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Fund Spy

The 10 Mutual Funds That Least Resemble the S&P 500

We went looking for stock funds that go their own way.

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Diversification is a fine thing, but it's tricky. Do it right, and you can reduce overall risk while nudging up returns. But do it wrong, and you're just throwing money away on a goofy investment.

Conventional wisdom holds that if you're starting to build a portfolio, you should begin with large-cap funds and then add some small caps and bonds, whose performance will be less like those large-cap giants. After that, adding diversification gets trickier because you get into more obscure areas, some of which can quite volatile on their own. Some planners suggest some commodity plays, such as a natural-resources fund or a precious-metals fund. Such vehicles behave quite differently from the S&P 500, and that can be a good thing.

But another way to add diversification is to buy a more traditional equity fund that doesn't act like the stock market. There aren't many, but there are a handful of U.S. stock funds from our nine Morningstar Style Box categories (small value, large blend, etc.) that have a low R-squared relative to the S&P 500. R-squared measures how much a fund's moves are explained by an index. An S&P 500 index fund will have an R-squared of 100, while a money market fund will have an R-squared of zero. Note: You can find a fund's R-squared figure in the Risk Measures section of a fund's Quicktake.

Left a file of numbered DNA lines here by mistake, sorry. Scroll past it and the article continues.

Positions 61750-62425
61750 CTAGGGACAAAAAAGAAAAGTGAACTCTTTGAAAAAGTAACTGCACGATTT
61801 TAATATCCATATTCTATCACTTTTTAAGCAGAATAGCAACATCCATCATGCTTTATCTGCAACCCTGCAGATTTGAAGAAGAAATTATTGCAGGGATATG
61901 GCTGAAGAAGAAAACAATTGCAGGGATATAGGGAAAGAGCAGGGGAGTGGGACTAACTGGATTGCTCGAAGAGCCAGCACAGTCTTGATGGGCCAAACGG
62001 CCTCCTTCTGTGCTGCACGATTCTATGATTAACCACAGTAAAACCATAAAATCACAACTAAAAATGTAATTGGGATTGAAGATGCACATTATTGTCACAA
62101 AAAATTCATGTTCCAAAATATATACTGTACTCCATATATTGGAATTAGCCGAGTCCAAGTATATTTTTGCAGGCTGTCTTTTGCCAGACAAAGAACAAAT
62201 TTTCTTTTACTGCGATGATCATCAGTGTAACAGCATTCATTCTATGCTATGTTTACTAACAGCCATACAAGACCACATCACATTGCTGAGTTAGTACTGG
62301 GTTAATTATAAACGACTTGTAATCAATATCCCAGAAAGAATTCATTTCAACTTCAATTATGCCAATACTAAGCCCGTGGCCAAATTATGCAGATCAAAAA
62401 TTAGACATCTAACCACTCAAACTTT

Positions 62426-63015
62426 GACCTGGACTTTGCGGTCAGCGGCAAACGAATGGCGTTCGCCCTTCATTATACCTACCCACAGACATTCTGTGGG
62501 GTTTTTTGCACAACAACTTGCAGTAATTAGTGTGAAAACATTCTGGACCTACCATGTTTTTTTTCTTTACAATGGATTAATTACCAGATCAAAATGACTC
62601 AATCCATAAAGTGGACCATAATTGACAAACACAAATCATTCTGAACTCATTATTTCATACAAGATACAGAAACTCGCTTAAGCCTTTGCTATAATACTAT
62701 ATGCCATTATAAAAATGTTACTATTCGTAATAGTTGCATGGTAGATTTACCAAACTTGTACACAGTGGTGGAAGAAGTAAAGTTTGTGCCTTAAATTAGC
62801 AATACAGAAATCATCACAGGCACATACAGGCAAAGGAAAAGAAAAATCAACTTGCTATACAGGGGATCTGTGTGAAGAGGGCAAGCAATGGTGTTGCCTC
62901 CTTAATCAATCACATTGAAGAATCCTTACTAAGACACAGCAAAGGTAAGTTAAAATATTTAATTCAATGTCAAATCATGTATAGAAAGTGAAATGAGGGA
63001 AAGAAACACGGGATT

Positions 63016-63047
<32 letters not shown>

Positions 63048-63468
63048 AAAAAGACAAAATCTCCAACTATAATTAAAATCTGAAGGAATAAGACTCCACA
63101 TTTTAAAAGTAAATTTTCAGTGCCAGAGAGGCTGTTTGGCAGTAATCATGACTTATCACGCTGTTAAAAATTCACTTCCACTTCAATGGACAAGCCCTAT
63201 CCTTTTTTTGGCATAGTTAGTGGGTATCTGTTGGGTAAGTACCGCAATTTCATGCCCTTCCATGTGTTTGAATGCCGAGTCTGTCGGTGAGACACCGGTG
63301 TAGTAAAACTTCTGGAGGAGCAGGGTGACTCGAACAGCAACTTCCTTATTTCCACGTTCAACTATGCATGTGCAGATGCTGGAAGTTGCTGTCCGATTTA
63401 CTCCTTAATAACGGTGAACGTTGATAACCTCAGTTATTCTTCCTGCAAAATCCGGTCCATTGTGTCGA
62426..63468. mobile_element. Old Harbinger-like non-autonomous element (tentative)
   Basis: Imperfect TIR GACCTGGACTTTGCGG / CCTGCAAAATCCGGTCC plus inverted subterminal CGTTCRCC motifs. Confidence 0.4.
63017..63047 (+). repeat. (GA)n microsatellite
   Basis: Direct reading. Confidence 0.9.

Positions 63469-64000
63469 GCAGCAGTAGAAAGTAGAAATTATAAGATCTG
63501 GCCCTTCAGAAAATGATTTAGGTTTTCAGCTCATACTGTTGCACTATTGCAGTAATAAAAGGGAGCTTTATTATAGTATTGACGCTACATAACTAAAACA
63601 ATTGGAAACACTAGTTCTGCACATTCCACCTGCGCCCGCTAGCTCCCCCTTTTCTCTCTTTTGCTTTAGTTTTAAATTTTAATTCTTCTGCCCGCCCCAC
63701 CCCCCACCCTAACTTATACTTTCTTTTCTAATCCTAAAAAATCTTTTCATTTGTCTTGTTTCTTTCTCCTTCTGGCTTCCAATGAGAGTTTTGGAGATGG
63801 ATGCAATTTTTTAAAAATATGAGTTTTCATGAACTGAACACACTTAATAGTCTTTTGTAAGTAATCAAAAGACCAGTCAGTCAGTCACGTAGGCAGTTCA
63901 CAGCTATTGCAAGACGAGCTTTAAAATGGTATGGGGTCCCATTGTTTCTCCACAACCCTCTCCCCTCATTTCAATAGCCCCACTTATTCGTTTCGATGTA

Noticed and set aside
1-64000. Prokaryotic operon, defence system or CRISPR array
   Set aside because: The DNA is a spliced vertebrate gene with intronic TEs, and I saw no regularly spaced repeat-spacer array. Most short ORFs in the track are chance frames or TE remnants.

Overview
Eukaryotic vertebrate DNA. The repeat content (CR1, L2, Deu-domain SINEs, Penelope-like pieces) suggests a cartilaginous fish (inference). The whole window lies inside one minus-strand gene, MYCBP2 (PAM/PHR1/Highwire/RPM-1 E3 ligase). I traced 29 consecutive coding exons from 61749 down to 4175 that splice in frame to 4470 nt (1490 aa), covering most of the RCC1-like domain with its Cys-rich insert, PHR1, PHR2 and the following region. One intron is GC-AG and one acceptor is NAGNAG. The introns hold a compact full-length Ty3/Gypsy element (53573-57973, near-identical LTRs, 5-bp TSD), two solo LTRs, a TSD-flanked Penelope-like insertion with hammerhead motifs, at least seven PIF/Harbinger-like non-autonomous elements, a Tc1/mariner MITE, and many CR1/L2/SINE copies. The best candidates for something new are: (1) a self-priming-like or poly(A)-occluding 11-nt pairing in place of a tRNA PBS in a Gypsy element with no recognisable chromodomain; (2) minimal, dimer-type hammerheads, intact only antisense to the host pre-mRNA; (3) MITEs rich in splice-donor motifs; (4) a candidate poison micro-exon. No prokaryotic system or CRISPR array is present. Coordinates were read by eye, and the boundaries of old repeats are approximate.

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Russel Kinnel does not own shares in any of the securities mentioned above. Find out about Morningstar’s editorial policies.